The algae bloom that smothered much of Lake Erie this past summer was the worst on record, according to the National Oceanic and Atmospheric Administration (NOAA).
That means it was even more severe than the 2011 bloom, which stretched along the shoreline from Toledo to Cleveland, and considerably larger than the 2014 bloom that contaminated the water supply for nearly a half-million people.
The 2015 bloom also was more dense, but fortunately migrated toward deep water. "Fortunately, the bloom moved into the center of the central basin rather than along the shore, resulting in less impact along both coasts," said NOAA's Rick Stumpf.
Fueled by heavy rains, it covered an area of about 300 square miles with a thick, paint-like scum by mid August. But the actual bloom was larger, NOAA said, adding just how big is still being determined.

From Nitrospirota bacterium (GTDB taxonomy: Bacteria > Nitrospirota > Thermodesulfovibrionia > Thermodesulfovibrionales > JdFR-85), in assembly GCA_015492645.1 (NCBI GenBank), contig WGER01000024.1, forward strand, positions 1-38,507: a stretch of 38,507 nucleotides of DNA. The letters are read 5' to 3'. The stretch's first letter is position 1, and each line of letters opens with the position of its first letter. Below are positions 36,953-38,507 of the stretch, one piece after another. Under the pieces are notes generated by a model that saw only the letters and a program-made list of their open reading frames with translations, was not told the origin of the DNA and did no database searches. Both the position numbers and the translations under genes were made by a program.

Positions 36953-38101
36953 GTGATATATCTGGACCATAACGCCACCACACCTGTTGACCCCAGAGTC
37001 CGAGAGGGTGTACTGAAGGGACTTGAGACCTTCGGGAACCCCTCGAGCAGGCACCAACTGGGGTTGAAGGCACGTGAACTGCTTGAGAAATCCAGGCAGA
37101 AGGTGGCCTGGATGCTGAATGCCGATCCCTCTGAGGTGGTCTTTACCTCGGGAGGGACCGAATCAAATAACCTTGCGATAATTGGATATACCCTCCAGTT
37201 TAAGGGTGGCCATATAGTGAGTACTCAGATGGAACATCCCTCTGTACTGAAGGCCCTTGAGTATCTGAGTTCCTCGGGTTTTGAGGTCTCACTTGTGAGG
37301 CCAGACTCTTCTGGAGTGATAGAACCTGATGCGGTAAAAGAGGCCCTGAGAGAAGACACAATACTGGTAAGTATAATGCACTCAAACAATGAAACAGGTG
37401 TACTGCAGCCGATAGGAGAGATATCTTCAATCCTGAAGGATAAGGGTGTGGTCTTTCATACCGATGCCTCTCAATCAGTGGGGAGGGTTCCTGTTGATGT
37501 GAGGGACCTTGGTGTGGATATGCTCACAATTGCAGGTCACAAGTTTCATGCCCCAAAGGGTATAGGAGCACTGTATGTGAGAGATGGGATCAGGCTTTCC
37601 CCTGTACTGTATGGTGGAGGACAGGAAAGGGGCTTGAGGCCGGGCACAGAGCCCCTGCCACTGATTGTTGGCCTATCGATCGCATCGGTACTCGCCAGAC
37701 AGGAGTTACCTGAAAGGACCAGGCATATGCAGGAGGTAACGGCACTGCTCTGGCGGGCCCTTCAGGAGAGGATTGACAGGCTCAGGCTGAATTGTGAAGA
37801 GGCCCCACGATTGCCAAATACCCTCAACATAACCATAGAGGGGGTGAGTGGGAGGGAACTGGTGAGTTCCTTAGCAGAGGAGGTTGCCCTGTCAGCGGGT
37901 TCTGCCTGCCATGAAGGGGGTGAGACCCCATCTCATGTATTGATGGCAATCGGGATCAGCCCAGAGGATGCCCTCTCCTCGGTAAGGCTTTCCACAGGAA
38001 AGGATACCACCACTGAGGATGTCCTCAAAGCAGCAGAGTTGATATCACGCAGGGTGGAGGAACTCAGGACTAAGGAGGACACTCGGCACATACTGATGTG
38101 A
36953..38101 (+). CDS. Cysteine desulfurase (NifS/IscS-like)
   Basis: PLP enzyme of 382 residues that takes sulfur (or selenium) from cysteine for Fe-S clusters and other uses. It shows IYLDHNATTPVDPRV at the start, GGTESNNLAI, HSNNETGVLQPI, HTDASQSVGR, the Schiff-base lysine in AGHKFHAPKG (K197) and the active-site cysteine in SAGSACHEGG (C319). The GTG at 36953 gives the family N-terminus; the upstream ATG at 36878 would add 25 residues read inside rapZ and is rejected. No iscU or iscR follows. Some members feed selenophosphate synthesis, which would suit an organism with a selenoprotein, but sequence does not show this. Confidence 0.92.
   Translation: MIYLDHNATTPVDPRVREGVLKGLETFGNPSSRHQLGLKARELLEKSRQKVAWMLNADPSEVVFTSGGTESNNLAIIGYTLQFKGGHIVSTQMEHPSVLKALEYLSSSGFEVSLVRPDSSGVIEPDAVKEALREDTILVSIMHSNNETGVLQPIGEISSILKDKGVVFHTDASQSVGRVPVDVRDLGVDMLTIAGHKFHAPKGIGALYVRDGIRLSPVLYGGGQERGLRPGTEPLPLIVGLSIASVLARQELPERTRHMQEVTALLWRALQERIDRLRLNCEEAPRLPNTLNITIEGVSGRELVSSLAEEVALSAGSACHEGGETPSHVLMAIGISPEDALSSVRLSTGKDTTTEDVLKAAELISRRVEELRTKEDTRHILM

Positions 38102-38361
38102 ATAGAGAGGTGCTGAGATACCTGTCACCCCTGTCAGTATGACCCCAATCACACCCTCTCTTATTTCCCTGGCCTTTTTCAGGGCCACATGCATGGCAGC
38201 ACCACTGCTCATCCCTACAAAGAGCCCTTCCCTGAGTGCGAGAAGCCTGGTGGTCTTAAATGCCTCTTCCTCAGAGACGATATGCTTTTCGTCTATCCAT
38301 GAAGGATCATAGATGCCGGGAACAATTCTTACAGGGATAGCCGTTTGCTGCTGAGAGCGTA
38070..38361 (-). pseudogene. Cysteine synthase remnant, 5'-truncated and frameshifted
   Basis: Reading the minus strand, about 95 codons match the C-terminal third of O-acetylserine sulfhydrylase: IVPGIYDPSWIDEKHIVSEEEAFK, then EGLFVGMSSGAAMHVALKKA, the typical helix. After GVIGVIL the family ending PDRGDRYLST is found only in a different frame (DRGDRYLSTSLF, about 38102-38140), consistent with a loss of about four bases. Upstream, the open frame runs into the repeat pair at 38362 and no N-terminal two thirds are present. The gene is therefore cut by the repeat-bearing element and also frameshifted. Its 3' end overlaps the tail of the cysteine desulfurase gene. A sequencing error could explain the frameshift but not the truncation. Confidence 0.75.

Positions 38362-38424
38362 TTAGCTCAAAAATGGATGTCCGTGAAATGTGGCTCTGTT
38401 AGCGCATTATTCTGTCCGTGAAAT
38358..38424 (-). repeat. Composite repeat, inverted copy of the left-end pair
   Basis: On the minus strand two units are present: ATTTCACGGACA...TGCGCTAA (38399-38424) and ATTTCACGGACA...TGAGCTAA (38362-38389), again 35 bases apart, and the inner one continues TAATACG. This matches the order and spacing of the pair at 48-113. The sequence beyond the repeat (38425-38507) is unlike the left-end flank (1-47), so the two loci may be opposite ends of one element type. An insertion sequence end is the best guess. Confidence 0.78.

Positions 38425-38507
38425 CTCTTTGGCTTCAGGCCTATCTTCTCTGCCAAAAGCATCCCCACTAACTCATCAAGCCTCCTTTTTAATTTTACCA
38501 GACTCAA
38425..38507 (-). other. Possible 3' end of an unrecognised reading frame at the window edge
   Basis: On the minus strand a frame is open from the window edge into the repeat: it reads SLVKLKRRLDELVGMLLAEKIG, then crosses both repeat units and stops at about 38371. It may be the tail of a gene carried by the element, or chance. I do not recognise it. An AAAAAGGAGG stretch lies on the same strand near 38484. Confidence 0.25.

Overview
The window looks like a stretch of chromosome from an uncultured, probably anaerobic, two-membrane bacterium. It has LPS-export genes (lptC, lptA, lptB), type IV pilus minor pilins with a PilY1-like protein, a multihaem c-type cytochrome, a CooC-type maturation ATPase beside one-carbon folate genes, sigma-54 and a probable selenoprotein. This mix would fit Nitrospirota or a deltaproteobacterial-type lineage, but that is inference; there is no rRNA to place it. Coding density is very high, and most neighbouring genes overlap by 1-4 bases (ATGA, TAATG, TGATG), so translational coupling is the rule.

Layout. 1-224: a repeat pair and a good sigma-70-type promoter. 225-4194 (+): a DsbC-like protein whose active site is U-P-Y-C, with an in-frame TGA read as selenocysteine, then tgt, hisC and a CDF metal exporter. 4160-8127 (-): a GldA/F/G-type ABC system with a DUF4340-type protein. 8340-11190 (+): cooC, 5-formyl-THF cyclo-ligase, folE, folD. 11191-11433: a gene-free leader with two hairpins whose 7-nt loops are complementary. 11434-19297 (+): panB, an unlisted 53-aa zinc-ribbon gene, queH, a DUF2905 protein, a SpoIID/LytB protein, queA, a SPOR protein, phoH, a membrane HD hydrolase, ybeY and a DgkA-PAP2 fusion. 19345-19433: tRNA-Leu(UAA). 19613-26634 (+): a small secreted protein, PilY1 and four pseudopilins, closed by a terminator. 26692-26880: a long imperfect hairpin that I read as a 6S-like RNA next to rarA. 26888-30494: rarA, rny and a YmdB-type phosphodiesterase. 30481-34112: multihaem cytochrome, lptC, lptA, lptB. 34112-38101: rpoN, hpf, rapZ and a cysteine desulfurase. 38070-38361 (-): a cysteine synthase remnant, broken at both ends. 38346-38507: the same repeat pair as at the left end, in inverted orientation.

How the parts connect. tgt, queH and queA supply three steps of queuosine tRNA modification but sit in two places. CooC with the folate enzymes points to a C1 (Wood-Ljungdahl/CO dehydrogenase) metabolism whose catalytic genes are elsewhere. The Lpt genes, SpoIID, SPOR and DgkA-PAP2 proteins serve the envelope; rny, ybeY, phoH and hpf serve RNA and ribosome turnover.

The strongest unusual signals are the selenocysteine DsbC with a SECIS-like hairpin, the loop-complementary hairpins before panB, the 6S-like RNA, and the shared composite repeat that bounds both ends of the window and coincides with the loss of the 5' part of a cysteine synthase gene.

Rains notwithstanding, the bloom's severity suggests that resource managers haven't been doing enough to minimize runoff pollution.
"It would be hard to find much evidence of progress based on what we saw this year," said Jeff Reutter, former director of the Ohio Sea Grant Program.
On the positive side, Ohio, Michigan and Ontario recently agreed to sharply reduce the amount of phosphorus flowing into western Lake Erie by 40 percent in 10 years. Changes already implemented included limiting when farmers can spread fertilizers and manure on their fields.
With much of that pollution flowing in from the Maumee River in western Ohio, many would like Ohio to pursue a federal impairment designation for the lake. A similar designation for Chesapeake Bay brought in $2.2 billion to help mitigate damage and reduce the amount of algae-feeding nutrients that flow into the bay.